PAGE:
Several clinical trials show that cardiac resynchronization therapy (CRT) in patients with moderate-severe heart failure increases survival, improves quality of life and reduces hospital admissions. The high cost of this new technology, incurred by health organizations at the moment of the implant, requires to assess whether its use is economically rational for the Italian Health Service. The paper summarizes evidences of the impact of CRT on the use of hospital resources and on quality of life, and presents a model to calculate incremental costs per quality adjusted life years (QALYs) gained in patients with moderate-severe heart failure treated with optimal medical therapy. The model is based on efficacy data drawn from clinical trials and on other information concerning the Italian context collected and validated by a team of experts from Assobiomedica and the Italian Federation of Cardiology. The model estimates that the incremental cost per QALY gained attributable to CRT is € 63 225 if all effects (years of life gained, increased quality of life and reduction of hospital costs) are censored at the end of the first year after the implant and € 21 720 if all effects are censored at the end of the third year. Cost-effectiveness of CRT is thus strongly dependent upon the duration of its effects: longer benefits of the therapy compensate initial costs and thus make the technology more cost-effective. In order to get better estimates of the economic profile of CRT it is required to collect more precise data from routine practice on survival, quality of life and hospital resources. The model presented can be easily adapted to take into account new evidence and to calculate cost per QALY gained in regional and local contexts.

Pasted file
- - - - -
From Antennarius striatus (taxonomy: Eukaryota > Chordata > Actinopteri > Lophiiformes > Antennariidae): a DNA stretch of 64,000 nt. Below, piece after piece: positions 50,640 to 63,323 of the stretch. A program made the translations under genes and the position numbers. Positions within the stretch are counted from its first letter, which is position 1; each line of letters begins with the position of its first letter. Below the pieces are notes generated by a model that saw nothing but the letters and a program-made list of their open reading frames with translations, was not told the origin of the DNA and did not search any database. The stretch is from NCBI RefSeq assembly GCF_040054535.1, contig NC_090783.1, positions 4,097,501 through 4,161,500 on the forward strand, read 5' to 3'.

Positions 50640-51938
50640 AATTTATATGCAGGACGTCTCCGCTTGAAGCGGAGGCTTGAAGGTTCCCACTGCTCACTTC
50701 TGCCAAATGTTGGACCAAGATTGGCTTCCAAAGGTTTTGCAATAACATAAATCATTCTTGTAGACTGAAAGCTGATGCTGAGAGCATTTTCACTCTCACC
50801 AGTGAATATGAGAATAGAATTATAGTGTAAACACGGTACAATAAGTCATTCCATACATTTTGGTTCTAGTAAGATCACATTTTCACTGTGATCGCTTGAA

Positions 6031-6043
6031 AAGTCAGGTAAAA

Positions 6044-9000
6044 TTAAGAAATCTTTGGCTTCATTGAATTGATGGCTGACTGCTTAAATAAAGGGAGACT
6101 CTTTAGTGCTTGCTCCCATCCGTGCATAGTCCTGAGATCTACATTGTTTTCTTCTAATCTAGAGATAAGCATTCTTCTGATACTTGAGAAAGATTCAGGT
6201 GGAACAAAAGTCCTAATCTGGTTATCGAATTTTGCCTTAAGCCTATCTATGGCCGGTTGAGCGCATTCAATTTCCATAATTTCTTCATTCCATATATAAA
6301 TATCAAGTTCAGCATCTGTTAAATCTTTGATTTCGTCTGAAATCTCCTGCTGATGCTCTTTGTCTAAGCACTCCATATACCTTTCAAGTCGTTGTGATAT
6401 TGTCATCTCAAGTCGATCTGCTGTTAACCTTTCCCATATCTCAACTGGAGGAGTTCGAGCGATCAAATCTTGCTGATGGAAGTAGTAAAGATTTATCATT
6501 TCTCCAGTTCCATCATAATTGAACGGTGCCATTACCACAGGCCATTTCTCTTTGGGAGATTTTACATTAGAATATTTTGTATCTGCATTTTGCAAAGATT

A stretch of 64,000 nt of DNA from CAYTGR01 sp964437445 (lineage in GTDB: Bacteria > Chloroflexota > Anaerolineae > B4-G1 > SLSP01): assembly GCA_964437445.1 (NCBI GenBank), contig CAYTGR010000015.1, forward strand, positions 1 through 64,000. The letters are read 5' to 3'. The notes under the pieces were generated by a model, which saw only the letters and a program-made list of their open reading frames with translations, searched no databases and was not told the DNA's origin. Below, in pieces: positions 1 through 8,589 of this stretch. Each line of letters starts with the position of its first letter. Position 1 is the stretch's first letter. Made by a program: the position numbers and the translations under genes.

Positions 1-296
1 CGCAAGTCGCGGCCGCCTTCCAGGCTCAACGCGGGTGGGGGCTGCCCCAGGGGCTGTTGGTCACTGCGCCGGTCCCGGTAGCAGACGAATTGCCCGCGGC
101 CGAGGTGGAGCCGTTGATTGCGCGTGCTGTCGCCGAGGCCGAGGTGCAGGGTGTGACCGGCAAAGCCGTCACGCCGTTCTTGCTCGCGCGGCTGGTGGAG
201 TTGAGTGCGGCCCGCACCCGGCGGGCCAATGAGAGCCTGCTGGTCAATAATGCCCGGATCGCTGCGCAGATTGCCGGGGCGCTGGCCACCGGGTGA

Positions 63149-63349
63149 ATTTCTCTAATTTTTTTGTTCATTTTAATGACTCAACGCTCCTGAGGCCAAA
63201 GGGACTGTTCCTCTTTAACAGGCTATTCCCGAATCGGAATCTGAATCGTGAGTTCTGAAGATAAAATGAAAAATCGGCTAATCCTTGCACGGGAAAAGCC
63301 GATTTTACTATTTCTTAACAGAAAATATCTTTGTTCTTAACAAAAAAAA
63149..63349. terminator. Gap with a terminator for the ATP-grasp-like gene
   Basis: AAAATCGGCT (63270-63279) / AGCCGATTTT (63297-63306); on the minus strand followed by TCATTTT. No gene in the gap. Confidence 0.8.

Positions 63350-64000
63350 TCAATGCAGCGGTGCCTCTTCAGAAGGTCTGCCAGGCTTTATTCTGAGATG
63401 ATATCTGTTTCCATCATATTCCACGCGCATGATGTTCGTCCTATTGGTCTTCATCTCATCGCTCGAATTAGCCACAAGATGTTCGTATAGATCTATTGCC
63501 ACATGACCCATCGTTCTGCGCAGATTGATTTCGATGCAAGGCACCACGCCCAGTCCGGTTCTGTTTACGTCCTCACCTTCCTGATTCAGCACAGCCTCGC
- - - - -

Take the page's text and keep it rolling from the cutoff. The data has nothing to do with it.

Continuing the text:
|Translated title of the contribution||Economic impact of cardiac resynchronization therapy in heart failure patients. Available evidence and evaluation of the CRT-Eucomed model for cost-effectiveness analysis|
|Number of pages||8|
|Journal||Italian Heart Journal Supplement|
|Publication status||Published - Dec 2005|
ASJC Scopus subject areas
- Cardiology and Cardiovascular Medicine